The United States Supreme Court is soon to make a decision in the King v. Burwell case built around the Affordable Care Act or Obamacare.
This pending decision is holding everyone across the political spectrum tied to their seats. Not necessarily a good idea if there is to be any more healthcare after the Supreme Court decision. In which case either Republicans or Democrats should be working on a fix. Or, even more convenient, a cross-party fix.
As it stands at the moment, 13 million people covering 37 states are at stake of losing health insurance provided the Supreme Court decides on a negative ruling.
That will cause the Affordable Care Act or ObamaCare to come down tumbling, leaving millions uncovered, spikes in premiums for coverage and an evermore expanding gap across the political spectrum. This year alone it is reported that throughout March more than 10 million people now have health insurance under ObamaCare.
These more than 10 million people are those who not only enrolled for healthcare plans, but also paid the first month premiums.
The numbers are of course subject to fluctuation, yet, a crafty entwining of subsidized private coverage and Medicaid expansion are raising healthcare coverage to historic levels. Nine in ten adult U.S. citizens have a healthcare plan, under federal mandate.
However, these historic landmarks are bound to be reversed pending the Supreme Court’s decision. An approximate number of 6.4 million citizens are liable to lose subsidies in 37 states that would be most affected. The losses account for a staggering 1.7 billion dollars monthly.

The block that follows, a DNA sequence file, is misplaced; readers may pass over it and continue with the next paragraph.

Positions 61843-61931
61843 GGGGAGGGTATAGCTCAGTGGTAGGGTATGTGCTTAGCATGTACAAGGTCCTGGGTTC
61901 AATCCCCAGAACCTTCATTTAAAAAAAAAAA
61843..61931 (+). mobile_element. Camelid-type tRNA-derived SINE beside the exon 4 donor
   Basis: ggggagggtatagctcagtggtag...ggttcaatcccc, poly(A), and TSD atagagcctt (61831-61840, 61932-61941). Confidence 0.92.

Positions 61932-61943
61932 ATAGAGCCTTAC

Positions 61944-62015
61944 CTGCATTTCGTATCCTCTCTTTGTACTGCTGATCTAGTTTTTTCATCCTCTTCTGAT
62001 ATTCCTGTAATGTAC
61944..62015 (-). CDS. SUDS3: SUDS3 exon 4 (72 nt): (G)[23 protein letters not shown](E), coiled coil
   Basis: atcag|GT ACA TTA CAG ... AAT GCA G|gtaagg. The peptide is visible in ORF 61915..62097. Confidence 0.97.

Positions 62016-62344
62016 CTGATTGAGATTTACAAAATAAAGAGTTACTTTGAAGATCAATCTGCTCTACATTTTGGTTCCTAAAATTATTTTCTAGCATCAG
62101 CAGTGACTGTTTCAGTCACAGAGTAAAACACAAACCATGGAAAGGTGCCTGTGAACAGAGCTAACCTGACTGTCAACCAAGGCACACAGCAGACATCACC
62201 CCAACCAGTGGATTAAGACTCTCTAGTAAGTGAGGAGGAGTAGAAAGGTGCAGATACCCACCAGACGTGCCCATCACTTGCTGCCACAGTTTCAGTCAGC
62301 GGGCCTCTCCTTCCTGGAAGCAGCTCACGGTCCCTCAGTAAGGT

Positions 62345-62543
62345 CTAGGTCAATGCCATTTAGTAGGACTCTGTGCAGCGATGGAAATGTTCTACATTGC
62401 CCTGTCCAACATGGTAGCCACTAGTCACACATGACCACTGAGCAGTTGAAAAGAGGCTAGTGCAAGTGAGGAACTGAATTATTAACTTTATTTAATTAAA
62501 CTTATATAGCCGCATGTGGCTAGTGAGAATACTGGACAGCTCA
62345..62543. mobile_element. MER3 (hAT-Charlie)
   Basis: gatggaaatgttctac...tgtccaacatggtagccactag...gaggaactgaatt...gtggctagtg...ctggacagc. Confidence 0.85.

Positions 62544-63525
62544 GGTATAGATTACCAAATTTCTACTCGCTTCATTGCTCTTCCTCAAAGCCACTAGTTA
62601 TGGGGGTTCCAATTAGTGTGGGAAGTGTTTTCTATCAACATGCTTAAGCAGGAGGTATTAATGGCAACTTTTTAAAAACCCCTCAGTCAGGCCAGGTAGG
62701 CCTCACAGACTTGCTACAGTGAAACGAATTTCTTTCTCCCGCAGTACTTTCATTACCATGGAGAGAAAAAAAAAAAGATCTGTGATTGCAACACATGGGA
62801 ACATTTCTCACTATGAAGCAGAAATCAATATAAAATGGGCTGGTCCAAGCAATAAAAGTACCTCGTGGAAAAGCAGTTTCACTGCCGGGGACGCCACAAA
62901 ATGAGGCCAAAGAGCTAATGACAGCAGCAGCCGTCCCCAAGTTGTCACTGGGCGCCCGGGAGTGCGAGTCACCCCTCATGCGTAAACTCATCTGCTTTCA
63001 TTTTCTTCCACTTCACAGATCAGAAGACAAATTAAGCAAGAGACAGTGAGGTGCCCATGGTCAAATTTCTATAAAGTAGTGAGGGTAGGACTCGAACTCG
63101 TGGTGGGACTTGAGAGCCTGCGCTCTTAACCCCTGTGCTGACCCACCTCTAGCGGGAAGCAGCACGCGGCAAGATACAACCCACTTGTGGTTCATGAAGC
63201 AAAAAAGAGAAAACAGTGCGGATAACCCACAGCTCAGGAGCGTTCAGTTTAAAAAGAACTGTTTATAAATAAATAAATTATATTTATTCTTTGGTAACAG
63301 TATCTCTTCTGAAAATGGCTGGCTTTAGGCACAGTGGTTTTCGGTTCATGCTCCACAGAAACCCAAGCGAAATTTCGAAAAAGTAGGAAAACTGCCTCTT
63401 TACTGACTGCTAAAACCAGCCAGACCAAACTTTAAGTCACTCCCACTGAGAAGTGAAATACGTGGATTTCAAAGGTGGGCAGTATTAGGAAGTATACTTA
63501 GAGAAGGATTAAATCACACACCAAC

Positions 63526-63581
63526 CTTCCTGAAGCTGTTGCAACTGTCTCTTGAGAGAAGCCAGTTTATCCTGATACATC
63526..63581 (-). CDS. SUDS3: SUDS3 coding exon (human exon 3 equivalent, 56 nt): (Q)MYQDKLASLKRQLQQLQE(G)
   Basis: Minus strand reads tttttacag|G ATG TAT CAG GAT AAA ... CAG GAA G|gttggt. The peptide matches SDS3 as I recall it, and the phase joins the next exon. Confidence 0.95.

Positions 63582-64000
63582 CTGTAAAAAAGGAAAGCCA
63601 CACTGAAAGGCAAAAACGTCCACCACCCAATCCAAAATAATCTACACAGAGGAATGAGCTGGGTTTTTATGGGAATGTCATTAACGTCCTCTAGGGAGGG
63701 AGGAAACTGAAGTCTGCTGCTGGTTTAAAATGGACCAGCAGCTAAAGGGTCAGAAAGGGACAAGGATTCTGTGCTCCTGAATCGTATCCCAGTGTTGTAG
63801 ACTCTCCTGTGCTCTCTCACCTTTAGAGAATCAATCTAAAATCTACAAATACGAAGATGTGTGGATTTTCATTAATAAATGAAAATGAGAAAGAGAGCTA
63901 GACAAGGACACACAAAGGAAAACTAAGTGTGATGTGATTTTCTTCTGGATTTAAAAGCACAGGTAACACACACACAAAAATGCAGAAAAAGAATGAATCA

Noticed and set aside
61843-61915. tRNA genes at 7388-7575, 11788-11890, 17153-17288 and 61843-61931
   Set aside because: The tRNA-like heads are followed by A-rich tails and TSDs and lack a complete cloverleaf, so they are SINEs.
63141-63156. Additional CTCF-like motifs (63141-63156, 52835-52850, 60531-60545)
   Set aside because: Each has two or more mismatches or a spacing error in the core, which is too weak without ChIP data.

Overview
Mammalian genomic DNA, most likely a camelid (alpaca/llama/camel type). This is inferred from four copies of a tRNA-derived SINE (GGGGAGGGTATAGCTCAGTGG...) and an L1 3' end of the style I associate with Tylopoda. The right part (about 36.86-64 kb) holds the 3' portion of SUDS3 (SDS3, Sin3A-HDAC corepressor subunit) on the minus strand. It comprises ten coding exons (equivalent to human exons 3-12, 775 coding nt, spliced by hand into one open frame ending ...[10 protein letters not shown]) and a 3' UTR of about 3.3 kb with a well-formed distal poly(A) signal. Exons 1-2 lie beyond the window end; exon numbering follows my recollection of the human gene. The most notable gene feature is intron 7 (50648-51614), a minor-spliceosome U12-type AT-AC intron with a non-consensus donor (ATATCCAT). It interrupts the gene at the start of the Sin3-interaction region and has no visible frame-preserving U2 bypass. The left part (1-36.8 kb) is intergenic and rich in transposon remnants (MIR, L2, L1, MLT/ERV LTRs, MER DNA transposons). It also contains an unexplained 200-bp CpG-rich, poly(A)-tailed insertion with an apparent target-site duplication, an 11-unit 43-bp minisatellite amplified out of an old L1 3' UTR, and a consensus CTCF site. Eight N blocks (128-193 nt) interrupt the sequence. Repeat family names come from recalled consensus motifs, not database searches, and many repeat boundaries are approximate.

Erasing financial assistance plunges these people into dropping their healthcare plans.
In turn, premiums increase for those who decide to keep to their coverage.
A grim picture stemming from just four troubling words in the 900 page bill. Established by the state. The plaintiffs who denounced these words at the Supreme Court are decided on the fact that they suggest that subsidies are only offered in those states that have their own ObamaCare exchanges.
In those places where the state declined to implement and the job was overtaken by the federal government, subsidies cannot be offered.
For the supporters of the Affordable Care Act or ObamaCare this is nonsense. The goal of the bill was to offer subsidies in any state, regardless of the administrative entity. Which should be evident considering the more than 10 million people already joined.
Additionally, the Congressional Budget Office released estimated numbers that indicated that by 2016 an approximate 26 million people will have joined.
Ironically enough, a negative ruling of the U.S. Supreme Court is expected to shake both the Democratic and the Republican parties. Analysts expect a harder shake in the Republican camp.
Opposition ridden Republicans will suffer consequences in the states under GOP patronage. Angry voters, and a party that has no viable option to ObamaCare that they so spitefully worked against.
The Democratic Party is not far from a meltdown either. A negative ruling would send a tremor that would decidedly expand divisions within the party. Just when former first lady and secretary of state, Mrs. Clinton is pooling her efforts to bring all factions in a tighter formation for the 2016 run.
If the Affordable Care Act is delivered a blow at this time, the progressive camp will have sufficient reason to clamor about the deficiencies of centrist liberalism.
And 13 million people in 37 states are at risk of losing their benefits, just as things started to look better.
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